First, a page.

In the first game we were essentially trading units, with one of mine wiping out one of his, then being wiped out in turn. In the second, things were a bit more varied. The not!Dreadnought and not!Helbrute whacked the shit out of each other for several rounds (mine won, by backing off and dousing his counterpart in the huge number of low grade attacks from his not!heavy flamer between wrassles). Meanwhile, my not!Chosen showed that efficient unit loadouts are still very much a thing by not having the range to land their not!melta shot on anything relevant without stalling for a turn in the open, or the weight of either shots or attacks to achieve much in combat. Pick a function for a unit and lean into it seems to be the order of the day.

I did observe that “support” activations – like the buff powers my not!Sorcerer had in the first game – seem to be an early priority. If A buffs B to attack X, X may well be able to attack B first, or Y may be able to deny B’s activation. This may not be your idea of a bad thing but it did leave me struggling to figure out my Sorcerer’s role at first, since so many of his aggro powers were so short ranged. He still did the work, but I think something like Warp Passage (which I wanted to put on the Plague Zombies so they hit a bit harder on a counter-attack in the second round) needs to be your first activation of the first round and you might still lose too much tempo by doing it.

Is Grimdark Future any good, then?

It’s certainly enjoyable, and quick. I haven’t mentioned the layout yet: the rulebook is decent, and any complaints I have about finding things are allayed by how short it is, so it’s 100% on me. I’m a big fan of the rough and sketchy pastiche iconography too – it has the sort of sassiness of those little cartoons in WFB fifth edition’s page corners, but without losing the drama of what’s being depicted.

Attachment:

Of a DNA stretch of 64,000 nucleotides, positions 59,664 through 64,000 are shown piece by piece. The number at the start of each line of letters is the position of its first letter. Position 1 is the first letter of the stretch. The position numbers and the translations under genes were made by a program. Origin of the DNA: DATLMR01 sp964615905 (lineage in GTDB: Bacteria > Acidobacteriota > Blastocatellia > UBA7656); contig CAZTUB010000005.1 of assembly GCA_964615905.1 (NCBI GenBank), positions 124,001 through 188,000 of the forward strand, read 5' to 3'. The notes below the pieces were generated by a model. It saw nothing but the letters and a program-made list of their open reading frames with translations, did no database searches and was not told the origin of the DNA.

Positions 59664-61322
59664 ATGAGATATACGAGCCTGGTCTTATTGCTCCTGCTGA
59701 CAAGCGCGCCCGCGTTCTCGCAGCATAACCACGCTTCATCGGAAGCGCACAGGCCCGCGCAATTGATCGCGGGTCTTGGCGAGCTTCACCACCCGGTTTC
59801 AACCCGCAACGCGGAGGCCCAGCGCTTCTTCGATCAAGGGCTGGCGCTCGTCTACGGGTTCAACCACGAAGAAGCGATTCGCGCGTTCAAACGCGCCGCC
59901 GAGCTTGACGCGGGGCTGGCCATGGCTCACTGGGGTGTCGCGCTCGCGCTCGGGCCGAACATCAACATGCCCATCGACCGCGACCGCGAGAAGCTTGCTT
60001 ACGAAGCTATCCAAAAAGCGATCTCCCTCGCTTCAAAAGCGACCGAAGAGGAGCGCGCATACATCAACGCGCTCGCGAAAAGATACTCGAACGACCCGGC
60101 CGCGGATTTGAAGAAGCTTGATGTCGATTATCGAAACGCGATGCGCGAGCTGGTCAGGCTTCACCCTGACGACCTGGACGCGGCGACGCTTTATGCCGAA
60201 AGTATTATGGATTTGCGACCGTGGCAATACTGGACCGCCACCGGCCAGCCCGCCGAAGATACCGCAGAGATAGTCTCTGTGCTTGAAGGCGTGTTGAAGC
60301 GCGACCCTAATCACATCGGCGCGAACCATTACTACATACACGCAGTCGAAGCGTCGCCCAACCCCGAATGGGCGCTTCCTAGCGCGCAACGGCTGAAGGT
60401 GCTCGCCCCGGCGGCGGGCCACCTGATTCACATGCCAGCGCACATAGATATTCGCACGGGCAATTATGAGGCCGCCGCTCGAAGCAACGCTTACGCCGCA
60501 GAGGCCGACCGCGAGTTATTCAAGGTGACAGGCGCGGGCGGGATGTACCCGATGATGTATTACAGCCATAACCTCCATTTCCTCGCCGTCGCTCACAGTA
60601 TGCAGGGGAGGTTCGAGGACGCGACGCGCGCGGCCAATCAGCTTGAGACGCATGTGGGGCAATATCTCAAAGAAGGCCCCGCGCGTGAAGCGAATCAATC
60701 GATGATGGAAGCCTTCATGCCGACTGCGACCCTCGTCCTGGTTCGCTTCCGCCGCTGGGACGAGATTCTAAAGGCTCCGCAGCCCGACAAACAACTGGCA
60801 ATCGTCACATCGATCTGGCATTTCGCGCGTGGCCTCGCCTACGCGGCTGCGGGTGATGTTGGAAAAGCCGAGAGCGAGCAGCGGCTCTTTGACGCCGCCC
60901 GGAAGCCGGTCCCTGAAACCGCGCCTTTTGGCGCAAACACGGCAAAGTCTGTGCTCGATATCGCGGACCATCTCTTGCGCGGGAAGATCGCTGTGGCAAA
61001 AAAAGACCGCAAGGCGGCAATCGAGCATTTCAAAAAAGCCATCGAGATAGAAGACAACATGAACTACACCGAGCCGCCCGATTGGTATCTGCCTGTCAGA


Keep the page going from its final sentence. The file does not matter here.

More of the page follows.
There is something missing from the game, though. At the time I thought it was the “your dudes” cruft of warlord traits, relics and subfaction choices adding a little army-wide flavour to the lists, but I don’t think that’s actually it. Upon reflection I think it’s the win condition that needs a little context and complexity – this is probably because, even in a training wheels context, “line up and move out to touch arbitrarily placed markers” is the kind of gamey crap that doesn’t get my Narrative Forge fired up.

Grimdark Future’s campaign system and mission cards (clearly derived from 40K’s Crusade and Maelstrom/Tempest modes) adds a little more crunch to the bite, but it’s still done off a baseline of “place marker tokens this far from the edge and that far from each other and don’t think about what they mean”, and its reliance on random generation really irks me. Contemporary 40K has finally moved beyond this and just allowed players to choose their secondary objectives and experience gains and character traits if they want to, with randomness relegated to the “don’t care/no ideas” backup state where it belongs.